Good-Bye Def Leppard: I’ll Miss Those Jeans
By Stef Kramer
CreateSpace, 312 pp., $12.49
Stef Kramer’s debut novel, Good-Bye Def Leppard: I’ll Miss Those Jeans, is more than a coming of age flashback drama directed at Gen Xers. It’s a smart, thoughtful story about life decisions.
The quick introduction commences in the present, when “trying to be happy with life” Amy Gaer, wife, mother of three, and professional woman returns home from another day at the office. After getting the children in gear and putting on an old pair of acid-washed-ripped jeans to show her daughter fashion doesn’t always change, the reluctant tiger mom listens to her piano practicing teenage daughter. The music, tight jeans that she never wears, and memories sweep across the scene causing her to reflect.
The majority of the novel occurs in the summer of 1992. Young Amy decides the trajectory of her life starting with her May Graduation day, kind of, meaning she’s achieved her Bachelor of Arts in English, but plans to return in the fall to work on a business degree or maybe to wrap up a music minor. She heads home to rural Iowa for the summer, picks up a internship at a bank, runs into an old boyfriend, lives with the parents and then meets a married man, in the process of a divorce, with whom she’s, well, truth be told, she’s not sure what to think or feel about Nick.
Ms. Kramer delivers a well-written and well-crafted story with music, humor and character development. Music floats throughout; in fact most of the chapter titles are popular lyrics or song titles from the 70s through the early 90s. For example “Material Girl” is the chapter title of Amy’s interview at the bank, immediately calling to mind Madonna’s song (and video!) as the reader watches Amy, the English major, explain why she’d be a perfect fit for a summer teller position which the bank might transition to a management trainee program. Def Leppard, James Taylor, Guns & Roses, Whitney Houston, the Cheers Theme Song, Bryan Adams, Eric Clapton, Aerosmith, U2, OMD, Abba and more set the stage for each scene. Ms. Kramer also adds good doses of humor; Amy plays the Dead Game with her dad, poorly wears her mom’s clothes to work, owns several three-legged pig good luck pieces, drinks memorable shots like “slippery nipples”, and despite growing up in a farming community, knows little about farming. Lastly, Nick’s journals added a layer of complexity to his character and their relationship. Without them, Nick would have been a weaker character. Gordon and Dave, both of whom have physical and mental handicaps, also add a natural and needed dose of reality into Amy’s self-centered focus. Amy’s experience of gender roles, in the banking industry, aids her character’s growth too, despite her youth.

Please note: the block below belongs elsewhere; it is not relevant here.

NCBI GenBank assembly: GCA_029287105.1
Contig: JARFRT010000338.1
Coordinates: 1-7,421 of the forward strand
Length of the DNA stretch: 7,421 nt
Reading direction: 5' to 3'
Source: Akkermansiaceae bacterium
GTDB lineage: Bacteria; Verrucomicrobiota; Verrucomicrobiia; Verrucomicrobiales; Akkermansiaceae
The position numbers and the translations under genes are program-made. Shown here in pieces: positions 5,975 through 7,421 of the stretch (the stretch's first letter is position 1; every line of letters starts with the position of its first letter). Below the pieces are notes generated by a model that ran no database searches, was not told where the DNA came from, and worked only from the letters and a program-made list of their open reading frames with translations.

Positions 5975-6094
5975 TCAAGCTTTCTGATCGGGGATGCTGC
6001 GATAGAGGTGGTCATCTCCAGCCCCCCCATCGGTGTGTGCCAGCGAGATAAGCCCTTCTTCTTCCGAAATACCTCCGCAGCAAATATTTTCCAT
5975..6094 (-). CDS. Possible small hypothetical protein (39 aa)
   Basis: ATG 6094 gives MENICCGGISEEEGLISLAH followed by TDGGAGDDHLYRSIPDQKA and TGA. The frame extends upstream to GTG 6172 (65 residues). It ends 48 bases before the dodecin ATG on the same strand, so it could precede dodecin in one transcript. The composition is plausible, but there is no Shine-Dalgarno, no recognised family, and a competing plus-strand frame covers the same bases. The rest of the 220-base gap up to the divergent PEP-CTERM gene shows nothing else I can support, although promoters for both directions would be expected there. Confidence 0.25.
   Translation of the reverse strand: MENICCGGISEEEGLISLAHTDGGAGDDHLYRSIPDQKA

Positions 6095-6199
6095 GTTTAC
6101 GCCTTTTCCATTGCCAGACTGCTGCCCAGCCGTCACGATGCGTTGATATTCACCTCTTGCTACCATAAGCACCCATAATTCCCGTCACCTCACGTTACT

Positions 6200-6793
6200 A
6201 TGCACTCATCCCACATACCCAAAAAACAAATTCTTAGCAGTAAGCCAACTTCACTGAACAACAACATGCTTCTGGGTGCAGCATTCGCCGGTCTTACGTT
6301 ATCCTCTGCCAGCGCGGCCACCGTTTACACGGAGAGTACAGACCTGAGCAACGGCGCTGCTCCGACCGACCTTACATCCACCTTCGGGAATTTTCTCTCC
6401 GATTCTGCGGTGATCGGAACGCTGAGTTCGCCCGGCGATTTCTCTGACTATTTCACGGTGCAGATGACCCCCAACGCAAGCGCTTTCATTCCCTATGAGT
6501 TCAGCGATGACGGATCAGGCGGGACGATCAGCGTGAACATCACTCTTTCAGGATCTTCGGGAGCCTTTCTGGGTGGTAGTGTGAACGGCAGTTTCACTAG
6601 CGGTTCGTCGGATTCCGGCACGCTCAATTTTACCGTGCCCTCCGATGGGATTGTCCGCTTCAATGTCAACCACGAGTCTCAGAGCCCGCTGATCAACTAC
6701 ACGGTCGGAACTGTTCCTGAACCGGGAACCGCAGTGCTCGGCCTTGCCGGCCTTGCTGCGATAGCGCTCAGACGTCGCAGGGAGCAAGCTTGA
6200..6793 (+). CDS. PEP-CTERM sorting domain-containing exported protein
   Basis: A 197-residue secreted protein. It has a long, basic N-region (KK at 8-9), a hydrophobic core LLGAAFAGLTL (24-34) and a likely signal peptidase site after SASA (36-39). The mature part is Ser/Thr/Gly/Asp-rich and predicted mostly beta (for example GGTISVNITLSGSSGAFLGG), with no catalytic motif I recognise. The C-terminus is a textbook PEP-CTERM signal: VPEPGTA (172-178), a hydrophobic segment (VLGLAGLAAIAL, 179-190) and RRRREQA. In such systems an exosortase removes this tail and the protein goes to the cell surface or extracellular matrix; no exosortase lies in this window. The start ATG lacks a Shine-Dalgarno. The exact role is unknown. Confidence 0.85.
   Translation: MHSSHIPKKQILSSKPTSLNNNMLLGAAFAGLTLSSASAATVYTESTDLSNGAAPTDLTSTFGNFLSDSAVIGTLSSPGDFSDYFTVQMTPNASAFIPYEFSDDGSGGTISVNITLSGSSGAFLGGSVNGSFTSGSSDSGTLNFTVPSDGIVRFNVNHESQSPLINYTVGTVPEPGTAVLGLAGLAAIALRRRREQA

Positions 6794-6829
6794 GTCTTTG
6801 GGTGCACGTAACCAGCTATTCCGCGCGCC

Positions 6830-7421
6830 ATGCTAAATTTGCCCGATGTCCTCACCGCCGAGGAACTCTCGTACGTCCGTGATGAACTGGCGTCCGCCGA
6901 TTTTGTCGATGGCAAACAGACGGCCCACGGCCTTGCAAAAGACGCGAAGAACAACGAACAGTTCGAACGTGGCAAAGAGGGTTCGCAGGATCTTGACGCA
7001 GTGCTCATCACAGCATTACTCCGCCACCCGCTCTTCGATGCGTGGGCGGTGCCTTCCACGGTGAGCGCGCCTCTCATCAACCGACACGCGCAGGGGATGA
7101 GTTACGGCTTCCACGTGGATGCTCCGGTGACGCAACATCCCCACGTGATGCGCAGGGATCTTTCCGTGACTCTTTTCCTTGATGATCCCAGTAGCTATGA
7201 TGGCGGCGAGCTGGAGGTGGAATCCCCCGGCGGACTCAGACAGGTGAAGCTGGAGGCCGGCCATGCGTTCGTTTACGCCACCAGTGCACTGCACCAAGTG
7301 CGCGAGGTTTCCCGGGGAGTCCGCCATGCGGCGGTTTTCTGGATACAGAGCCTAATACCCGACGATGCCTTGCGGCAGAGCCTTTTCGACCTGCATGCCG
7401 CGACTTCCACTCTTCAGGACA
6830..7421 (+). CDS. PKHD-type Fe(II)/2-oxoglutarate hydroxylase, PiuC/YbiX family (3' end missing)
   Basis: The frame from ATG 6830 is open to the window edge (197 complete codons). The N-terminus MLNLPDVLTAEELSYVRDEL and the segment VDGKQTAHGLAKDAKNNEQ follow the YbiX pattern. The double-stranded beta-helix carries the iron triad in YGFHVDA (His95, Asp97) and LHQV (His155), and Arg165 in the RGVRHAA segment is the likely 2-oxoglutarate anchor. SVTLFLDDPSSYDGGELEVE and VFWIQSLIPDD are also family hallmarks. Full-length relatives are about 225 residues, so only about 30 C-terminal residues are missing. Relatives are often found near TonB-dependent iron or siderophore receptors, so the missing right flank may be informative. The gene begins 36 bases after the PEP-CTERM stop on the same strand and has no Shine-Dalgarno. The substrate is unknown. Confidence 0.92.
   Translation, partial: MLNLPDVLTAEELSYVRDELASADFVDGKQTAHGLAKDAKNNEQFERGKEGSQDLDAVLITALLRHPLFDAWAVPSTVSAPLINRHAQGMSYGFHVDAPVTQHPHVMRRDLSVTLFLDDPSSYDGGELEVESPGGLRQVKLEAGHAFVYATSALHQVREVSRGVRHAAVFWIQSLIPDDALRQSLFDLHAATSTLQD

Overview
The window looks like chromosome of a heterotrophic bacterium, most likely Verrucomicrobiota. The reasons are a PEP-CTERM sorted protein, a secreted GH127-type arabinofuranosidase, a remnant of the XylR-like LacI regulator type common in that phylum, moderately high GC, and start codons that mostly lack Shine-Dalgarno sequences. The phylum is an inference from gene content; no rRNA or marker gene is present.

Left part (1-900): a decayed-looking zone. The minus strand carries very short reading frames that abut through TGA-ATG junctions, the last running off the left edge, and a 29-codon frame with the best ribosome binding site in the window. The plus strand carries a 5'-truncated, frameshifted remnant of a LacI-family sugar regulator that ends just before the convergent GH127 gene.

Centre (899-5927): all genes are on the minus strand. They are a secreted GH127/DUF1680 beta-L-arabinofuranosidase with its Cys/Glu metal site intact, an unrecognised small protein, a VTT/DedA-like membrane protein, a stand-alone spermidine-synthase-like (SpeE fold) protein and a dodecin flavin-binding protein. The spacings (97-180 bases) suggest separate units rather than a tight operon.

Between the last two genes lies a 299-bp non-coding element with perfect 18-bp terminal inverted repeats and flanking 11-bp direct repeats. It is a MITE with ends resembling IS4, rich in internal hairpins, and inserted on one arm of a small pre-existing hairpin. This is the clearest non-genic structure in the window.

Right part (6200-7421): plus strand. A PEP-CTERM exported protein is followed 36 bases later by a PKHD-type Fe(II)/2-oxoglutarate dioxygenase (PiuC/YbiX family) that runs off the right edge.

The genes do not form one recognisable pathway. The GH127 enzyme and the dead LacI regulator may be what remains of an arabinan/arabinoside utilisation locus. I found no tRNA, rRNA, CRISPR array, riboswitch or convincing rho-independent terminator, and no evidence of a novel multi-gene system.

There is one minor challenge stemming from pace, appropriate for a movie or video but harder to process when read. At times the book is slow, perhaps to mimic the hot days of summer where every movement requires effort, or due to an over focus on Amy’s interior thought processes. Each chapter is tightly woven, none should be cut and they’re well edited, but some came off as interludes, when the reader is ready for more.
Good-Bye Def Leppard: I’ll Miss Those Jeans is a fun, unique story, best read with others. A book club could create play lists, the drinks, and reminisce about those first few big decisions made when you finally enter the world as an adult.